Legimus intellegam ea est, tamquam appellantur nec ei. Dicant perfecto deserunt quo id, ea etiam impetus pri. Mel ne vidit laboramus definiebas, quo esse aeterno
Junior High Principal Teaches Every Subject – edu|FOCUS
post-template-default,single,single-post,postid-1019,single-format-video,edgt-core-1.1.1,kolumn-ver-1.3.1,,edgtf-smooth-page-transitions,ajax,edgtf-theme-skin-dark,edgtf-blog-installed,edgtf-header-standard,edgtf-fixed-on-scroll,edgtf-default-mobile-header,edgtf-sticky-up-mobile-header,edgtf-animate-drop-down,edgtf-search-covers-header,edgtf-side-menu-slide-from-right,wpb-js-composer js-comp-ver-5.2,vc_responsive

Junior High Principal Teaches Every Subject

One Long Island principal spent the 2015-2016 school year getting to know what it is like to be a teacher. William S. Bernhard, the principal of P.J. Gelinas Junior High, took the year to “guest teach” every school subject.

Bernhard taught Frisbee in a Physical Education class, taught Aristotle in English, spoke about immigration in Social Studies and even made chicken parmesan in Family and Consumer Sciences. In an interview with Newsday, a Long Island newspaper, Bernhard said that he did this to get to know what issues the junior high students are facing. Before he became the principal, Bernhard taught mathematics at the local high school and at Stony Brook University.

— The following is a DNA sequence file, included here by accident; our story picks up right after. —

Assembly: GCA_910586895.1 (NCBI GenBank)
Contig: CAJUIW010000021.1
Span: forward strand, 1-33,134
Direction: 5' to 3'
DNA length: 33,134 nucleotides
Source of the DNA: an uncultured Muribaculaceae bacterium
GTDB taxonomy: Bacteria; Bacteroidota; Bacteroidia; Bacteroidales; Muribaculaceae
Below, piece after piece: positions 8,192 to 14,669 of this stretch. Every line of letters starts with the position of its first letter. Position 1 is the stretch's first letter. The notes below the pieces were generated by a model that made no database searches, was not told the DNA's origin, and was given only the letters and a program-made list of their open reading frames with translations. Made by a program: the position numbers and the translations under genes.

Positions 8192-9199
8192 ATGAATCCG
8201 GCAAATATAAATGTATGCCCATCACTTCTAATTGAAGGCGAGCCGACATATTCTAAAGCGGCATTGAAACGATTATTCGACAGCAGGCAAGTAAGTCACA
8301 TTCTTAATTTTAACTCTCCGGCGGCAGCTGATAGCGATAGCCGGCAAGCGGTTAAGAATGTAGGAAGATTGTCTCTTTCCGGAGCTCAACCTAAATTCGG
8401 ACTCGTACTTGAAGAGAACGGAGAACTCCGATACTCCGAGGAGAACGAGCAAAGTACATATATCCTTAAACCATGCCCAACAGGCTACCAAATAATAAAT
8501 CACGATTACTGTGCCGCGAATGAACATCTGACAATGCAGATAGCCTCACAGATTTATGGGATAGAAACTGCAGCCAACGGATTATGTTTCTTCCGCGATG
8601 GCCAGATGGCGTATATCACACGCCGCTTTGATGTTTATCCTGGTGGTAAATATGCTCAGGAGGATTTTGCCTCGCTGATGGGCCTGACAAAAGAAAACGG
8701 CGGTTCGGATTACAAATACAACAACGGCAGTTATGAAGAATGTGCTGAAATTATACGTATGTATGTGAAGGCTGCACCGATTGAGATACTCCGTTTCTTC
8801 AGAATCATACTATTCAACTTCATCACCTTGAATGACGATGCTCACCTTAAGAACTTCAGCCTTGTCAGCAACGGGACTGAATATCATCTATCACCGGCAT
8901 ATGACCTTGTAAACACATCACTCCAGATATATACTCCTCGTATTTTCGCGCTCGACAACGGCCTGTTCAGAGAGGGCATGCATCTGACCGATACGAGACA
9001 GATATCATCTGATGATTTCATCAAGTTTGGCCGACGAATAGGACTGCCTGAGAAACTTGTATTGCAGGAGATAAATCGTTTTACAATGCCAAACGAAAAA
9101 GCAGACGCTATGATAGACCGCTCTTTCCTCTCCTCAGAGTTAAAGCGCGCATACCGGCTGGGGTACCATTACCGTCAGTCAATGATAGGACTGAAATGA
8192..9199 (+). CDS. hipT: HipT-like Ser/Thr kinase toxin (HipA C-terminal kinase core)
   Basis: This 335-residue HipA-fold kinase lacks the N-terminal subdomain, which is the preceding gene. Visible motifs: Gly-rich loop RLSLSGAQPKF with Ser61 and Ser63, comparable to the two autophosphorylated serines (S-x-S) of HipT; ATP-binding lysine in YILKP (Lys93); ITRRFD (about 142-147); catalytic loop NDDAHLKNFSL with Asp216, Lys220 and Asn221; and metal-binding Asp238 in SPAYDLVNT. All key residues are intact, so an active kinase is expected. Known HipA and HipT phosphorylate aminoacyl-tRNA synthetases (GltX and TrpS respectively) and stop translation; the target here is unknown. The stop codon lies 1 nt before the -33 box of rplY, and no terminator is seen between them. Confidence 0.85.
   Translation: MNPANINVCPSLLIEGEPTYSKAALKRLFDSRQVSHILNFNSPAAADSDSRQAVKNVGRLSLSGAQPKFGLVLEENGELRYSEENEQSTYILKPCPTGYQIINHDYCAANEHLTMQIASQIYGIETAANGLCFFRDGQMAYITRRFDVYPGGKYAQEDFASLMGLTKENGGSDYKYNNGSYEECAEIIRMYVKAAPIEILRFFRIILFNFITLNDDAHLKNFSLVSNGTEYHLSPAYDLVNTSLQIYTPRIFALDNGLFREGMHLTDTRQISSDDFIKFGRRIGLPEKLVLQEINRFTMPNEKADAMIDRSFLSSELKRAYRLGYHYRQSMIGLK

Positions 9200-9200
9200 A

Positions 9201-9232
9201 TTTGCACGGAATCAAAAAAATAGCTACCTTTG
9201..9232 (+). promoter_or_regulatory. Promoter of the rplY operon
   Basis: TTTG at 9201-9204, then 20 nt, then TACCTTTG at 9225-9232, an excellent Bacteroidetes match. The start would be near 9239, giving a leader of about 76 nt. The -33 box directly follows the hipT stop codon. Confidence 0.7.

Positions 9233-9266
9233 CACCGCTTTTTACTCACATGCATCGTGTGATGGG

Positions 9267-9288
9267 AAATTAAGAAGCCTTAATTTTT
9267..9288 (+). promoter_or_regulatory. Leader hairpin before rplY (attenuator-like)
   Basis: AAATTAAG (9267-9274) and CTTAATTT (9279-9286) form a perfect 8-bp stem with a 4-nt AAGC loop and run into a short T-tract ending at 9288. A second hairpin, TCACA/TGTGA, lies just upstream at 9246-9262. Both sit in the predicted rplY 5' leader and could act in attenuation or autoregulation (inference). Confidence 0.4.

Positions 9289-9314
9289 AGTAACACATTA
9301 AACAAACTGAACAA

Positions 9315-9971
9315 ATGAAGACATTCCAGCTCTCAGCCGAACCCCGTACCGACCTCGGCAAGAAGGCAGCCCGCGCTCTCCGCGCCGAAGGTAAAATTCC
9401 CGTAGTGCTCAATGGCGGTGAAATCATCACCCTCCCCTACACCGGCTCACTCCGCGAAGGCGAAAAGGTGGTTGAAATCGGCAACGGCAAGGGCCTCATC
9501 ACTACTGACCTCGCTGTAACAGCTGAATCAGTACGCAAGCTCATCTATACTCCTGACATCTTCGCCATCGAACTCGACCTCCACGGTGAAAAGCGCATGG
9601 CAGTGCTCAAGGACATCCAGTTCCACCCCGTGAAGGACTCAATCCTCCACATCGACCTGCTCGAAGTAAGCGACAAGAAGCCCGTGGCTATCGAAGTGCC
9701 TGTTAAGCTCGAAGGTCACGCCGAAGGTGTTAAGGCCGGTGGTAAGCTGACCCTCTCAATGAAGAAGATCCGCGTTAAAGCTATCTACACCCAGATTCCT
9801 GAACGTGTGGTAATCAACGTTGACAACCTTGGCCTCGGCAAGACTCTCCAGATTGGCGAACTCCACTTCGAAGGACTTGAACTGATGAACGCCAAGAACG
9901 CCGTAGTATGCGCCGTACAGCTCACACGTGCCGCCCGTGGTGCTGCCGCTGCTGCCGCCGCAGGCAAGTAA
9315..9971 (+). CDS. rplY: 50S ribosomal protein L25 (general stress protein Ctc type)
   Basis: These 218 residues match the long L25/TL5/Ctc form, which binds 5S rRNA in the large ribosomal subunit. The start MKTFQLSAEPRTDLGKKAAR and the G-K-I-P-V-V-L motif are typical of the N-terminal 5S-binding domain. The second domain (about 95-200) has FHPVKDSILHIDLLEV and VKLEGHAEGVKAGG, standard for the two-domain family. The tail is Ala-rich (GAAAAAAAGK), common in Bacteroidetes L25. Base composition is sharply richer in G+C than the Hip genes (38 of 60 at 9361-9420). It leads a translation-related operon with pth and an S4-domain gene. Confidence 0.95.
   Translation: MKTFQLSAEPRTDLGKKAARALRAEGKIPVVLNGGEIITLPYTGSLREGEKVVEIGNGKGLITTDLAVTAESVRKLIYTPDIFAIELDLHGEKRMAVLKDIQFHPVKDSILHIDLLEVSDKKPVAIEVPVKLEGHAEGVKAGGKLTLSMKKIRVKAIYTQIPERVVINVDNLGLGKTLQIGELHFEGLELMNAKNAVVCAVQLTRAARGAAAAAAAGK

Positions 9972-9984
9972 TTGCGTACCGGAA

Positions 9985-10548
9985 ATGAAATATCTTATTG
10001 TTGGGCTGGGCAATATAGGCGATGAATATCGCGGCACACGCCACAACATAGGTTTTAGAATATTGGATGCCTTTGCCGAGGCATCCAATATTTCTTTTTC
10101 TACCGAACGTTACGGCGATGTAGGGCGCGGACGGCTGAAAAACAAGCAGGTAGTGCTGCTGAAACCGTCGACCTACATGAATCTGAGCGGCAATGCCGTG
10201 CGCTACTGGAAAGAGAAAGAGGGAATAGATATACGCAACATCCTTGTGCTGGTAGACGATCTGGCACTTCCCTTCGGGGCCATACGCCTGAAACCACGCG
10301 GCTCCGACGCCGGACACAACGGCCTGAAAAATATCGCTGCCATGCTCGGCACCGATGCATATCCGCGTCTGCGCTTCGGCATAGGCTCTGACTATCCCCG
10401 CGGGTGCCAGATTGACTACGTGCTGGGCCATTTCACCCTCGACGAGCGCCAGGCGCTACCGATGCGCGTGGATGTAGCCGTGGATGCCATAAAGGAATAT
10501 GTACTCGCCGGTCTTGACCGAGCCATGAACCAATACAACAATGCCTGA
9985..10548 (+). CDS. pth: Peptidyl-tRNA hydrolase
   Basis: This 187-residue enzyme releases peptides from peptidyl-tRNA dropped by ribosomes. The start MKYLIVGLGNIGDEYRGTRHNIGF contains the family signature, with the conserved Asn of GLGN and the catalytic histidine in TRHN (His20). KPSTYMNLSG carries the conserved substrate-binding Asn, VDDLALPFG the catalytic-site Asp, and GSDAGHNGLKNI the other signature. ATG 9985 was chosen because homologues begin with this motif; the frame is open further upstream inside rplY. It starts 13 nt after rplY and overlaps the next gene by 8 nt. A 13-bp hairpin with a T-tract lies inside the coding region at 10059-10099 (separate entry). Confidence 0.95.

“For me, it was about seeing how younger kids learn. Good teaching is good teaching — but there are some methodologies that you need to adjust for adults versus younger children,” Bernhard told Newsday.

One of these differences is that a teacher does not need to break down subjects as much as he or she would if she were teaching adults because a junior high student’s brain has not fully developed.

When teaching these subjects, Bernhard asked students what would make the junior high a better place. The biggest complaint he got was that the mashed potatoes served at lunch were not very flavorful.

Bernhard did not get to finish his mission, however. Next school year he plans on being able to teach music and foreign language courses. This, just another example of how educators out there go above and beyond to reach their students and make their impact on our next generation. Contrary to what we hear all the time in the news, public school education can work.

Check out a video of his efforts here.

Melissa Koenig
No Comments

Post a Comment

What do young professionals think about public education? Previous Post
Finally into the Final Frontier Next Post

Follow us on Instagram